PL EN


2018 | 4(2) | 441-455
Article title

ANALYSIS OF IMMUNITY BASED ON THE VIENNA CONVENTION ON CONSULAR RELATIONS WITHIN THE CONTEXT OF THE NATIONAL INTERESTS OF THE REPUBLIC OF UZBEKISTAN

Content
Title variants
PL
ANALIZA IMMUNITETU W OPARCIU O KONWENCJĘ WIEDEŃSKĄ W STOSUNKACH KONSULARNYCH W KONTEKŚCIE INTERESÓW NARODOWYCH REPUBLIKI UZBEKISTANU
Languages of publication
PL EN
Abstracts
PL
W tym artykule przestawiono, w jakim stopniu urzędnicy państwowi podlegająściganiu w zagranicznych sądach krajowych za zbrodnie międzynarodowe. Zostały rozważone różne rodzaje immunitetu, jakie prawo międzynarodowe przyznaje urzędnikom państwowym, powo-dy przyznania tego immunitetu i czy mają zastosowanie w przypadkach, w których zarzuca się, że urzędnik popełnił przestępstwo międzynarodowe.
EN
This article examines the extent to which state officials are subject to prosecution in foreign domestic courts for international crimes. We consider the different types of immunity that international law accords to state officials, the reasons for the conferment of this immunity and whether they apply in cases in which it is alleged that the official has committed an international crime.
Year
Issue
Pages
441-455
Physical description
Dates
published
2018-12
Contributors
References
  • 1. WHOMERSLEY, ‘Some Reflections on the Immunity of Individuals for Official Acts’, 41 ICLQ (1992) 848; TOMONORI, ‘The Individual as Beneficiary of State Immunity: Problems of the Attribution of Ultra Vires Conduct’, 29 Denver J Int’l L and Policy (2001) 261; H. FOX, The Law of State Immunity (2nd edn, 2008), at 455–464 and Ch. 19; WATTS, ‘The Legal Position in International Law of Heads of States, Heads of Governments and Foreign Ministers’, 247 Recueil des Cours (1994-III) 13; Wick- remasinghe, ‘Immunities Enjoyed by Officials of States and International Organiza-tions’, in M. EVANS (ed.), International Law (3rd edn, 2010), at 380.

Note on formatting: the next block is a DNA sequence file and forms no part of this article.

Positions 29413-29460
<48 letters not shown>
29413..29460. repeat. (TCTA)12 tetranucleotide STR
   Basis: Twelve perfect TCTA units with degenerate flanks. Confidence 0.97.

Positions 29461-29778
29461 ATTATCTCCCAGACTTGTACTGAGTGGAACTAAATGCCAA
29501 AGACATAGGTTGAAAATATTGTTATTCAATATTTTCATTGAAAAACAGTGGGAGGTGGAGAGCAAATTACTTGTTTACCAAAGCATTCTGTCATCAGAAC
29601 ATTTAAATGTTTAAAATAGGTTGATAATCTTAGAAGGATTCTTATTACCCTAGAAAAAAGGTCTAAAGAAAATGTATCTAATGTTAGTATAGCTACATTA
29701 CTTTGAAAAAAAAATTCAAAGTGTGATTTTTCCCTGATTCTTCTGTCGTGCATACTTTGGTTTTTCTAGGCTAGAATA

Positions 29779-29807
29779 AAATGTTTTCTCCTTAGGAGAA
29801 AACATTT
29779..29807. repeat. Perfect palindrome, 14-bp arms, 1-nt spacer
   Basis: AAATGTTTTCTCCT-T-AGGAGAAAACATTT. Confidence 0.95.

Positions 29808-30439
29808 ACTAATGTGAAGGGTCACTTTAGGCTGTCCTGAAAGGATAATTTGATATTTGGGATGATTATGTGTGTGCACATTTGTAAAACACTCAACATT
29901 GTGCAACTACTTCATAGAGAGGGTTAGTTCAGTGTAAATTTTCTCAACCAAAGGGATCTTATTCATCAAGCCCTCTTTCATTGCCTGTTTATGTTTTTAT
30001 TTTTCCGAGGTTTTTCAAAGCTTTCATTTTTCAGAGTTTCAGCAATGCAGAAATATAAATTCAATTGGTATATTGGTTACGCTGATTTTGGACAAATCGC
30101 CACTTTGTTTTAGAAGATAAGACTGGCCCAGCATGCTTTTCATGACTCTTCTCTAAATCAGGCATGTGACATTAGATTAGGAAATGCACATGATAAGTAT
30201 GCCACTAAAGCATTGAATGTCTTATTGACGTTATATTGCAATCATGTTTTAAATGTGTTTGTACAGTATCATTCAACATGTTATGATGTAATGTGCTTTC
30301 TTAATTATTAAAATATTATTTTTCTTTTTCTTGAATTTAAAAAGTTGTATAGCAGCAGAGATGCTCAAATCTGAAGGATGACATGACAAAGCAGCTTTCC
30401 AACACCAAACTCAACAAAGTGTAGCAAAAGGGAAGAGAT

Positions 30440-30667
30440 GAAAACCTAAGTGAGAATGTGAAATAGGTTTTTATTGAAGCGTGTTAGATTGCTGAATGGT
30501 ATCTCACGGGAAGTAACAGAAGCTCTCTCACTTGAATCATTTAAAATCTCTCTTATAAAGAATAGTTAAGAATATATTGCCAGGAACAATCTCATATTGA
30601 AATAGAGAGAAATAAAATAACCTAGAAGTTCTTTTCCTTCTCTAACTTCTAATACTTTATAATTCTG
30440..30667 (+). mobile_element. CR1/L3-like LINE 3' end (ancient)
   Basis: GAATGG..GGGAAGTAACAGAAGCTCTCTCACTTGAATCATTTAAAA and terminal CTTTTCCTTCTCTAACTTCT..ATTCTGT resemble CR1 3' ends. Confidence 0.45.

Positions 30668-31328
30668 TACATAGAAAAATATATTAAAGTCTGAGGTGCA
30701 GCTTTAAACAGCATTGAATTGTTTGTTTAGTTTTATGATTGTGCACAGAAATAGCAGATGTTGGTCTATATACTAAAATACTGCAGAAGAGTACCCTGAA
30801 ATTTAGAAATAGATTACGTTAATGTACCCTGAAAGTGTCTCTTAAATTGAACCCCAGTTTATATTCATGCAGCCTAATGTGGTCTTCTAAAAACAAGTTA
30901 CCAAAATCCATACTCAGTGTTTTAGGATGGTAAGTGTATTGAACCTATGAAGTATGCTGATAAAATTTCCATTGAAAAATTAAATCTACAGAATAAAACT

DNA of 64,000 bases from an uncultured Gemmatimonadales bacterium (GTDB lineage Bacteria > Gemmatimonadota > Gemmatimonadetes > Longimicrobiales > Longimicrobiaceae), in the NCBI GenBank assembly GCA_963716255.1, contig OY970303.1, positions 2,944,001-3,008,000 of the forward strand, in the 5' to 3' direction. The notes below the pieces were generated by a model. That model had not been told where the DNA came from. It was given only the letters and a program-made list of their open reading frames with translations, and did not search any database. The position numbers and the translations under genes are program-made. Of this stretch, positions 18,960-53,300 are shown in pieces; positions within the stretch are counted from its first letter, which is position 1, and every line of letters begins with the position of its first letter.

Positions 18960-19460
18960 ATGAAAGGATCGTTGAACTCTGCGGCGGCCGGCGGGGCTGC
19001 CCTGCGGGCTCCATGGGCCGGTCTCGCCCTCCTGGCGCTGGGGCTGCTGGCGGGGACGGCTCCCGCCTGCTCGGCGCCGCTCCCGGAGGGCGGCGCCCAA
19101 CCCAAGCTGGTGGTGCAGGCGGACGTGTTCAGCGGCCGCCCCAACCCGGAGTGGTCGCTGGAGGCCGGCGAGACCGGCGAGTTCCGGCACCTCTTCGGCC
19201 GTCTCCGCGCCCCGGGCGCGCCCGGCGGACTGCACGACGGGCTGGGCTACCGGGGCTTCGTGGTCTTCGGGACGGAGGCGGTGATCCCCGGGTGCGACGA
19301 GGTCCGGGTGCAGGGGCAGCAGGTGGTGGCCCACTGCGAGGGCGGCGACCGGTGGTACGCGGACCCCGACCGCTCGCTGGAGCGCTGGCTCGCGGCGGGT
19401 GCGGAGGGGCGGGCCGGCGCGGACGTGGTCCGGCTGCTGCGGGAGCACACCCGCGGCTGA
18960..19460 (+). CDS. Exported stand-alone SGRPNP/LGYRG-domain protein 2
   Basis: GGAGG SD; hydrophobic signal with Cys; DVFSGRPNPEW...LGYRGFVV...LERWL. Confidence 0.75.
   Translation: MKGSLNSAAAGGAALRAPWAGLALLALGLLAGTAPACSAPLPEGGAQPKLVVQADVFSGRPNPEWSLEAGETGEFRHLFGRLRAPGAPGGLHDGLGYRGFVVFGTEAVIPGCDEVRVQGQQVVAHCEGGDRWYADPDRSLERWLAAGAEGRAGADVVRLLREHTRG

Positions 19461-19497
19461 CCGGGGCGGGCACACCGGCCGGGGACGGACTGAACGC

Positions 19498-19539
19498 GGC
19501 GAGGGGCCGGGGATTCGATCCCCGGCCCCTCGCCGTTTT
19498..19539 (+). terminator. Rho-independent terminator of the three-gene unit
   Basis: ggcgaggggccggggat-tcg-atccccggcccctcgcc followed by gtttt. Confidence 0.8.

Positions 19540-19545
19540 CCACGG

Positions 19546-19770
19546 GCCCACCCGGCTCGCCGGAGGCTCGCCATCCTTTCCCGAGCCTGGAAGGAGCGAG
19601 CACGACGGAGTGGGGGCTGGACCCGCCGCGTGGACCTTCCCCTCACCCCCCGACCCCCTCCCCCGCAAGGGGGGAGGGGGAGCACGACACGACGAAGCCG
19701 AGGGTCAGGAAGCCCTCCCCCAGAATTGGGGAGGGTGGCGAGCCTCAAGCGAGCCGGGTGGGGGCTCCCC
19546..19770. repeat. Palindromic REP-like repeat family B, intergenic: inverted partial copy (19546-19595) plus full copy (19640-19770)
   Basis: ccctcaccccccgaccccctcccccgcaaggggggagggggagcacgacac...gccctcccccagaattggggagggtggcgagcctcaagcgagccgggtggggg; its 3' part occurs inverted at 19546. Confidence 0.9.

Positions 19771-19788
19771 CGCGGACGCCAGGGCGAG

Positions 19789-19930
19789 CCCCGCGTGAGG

• 2. ARTS 29 and 31 Vienna Convention on Diplomatic Relations 1961 (VCDR), 500 UNTS 95; Art. IV, Section 11, Convention on the Privileges and Immunities of the United Na-tions 1946, 1 UNTS 15 and 90 UNTS 327 (corrigendum to vol. I).
  • 3. ARTS 21, 39, and 31 UN Convention on Special Missions 1969, 1400 UNTS 231
  • 4. TUNKS, ‘Diplomats or Defendants? Defining the Future of Head-of-State Immunity’, 52 Duke LJ (2002) 651, at 656.
  • 5. United States Diplomatic and Consular Staff in Tehran case (United States of America v. Iran) [1980] ICJ Rep 3, at para. 91.
  • 6. Arrest Warrant of 11 April 2000 (Democratic Republic of Congo v. Belgium) [2002] ICJ Rep 3, Joint Separate Opinion of Judges Higgins, Kooijmans, and Buergenthal, ibid., at para. 75: ‘immunities are granted to high State officials to guarantee the proper function-ing of the network of mutual inter-State relations, which is of paramount importance for a well-ordered and harmonious international system’. See also Fox, supra note 1, at 673.
  • 7. JENNINGS R., WATTS A., (eds), Oppenheim's International Law (9th edn, 1992), at para. 445: ‘the head of government …does not represent the international persona of the state in the same way in which the Head of State does’. See also Watts, supra note 1, at 102–103: ‘heads of government and foreign ministers, although senior and important figures, do not symbolize or personify their States in the way that Heads of State do. Ac-cordingly, they do not enjoy in international law any entitlement to special treatment by virtue of qualities of sovereignty or majesty attaching to them personally.’
  • 8. AKANDE D., SHAH S., (2010). Immunities of State Officials, International Crimes, and Foreign Domestic Courts, Eur J Int Law 21 (4): 815-852.
  • 9. MAHMOUDI S. (1990). Some Remarks on Diplomatic Immunity from Criminal Juris-diction. –J. Ramberg, O. Bring, S. Mahmoudi (eds.). Festskrift till Lars Hjerner: Studies in International Law. Stockholm: Norstedts, p. 327.
  • 10. I.L.C. Yearbook, 1958, vol. II, p. 105.
  • 11. ARTICLE 41, paragraph 1 of the Vienna Convention, which states that “without preju-dice to their privileges and immunities, it is the duty of all persons enjoying such privi-leges and immunities to respect the laws and regulations of the receiving State”.
  • 12. HIGGINS R., (1985). The Abuse of Diplomatic Privileges and Immunities: Recent Unit-ed Kingdom Experience. –American Journal of International Law, 1985, vol. 79, p. 645.
  • 13. WRIGHT S.L., (1987). Diplomatic Immunity: A Proposal for Amending the Vienna Convention to Deter Violent Criminal Acts. –Boston University International Law Jour-nal, vol. 5, pp. 177–211.
  • 14. AKANDE D., SHAH S., (2010). Immunities of State Officials, International Crimes, and Foreign Domestic Courts, Eur J Int Law 21 (4): 815-852.
Document Type
Publication order reference
Identifiers
ISSN
2543-7097
EISSN
2544-9478
YADDA identifier
bwmeta1.element.desklight-8da83c44-995d-4cc3-9dfc-9cb5d1f4c102
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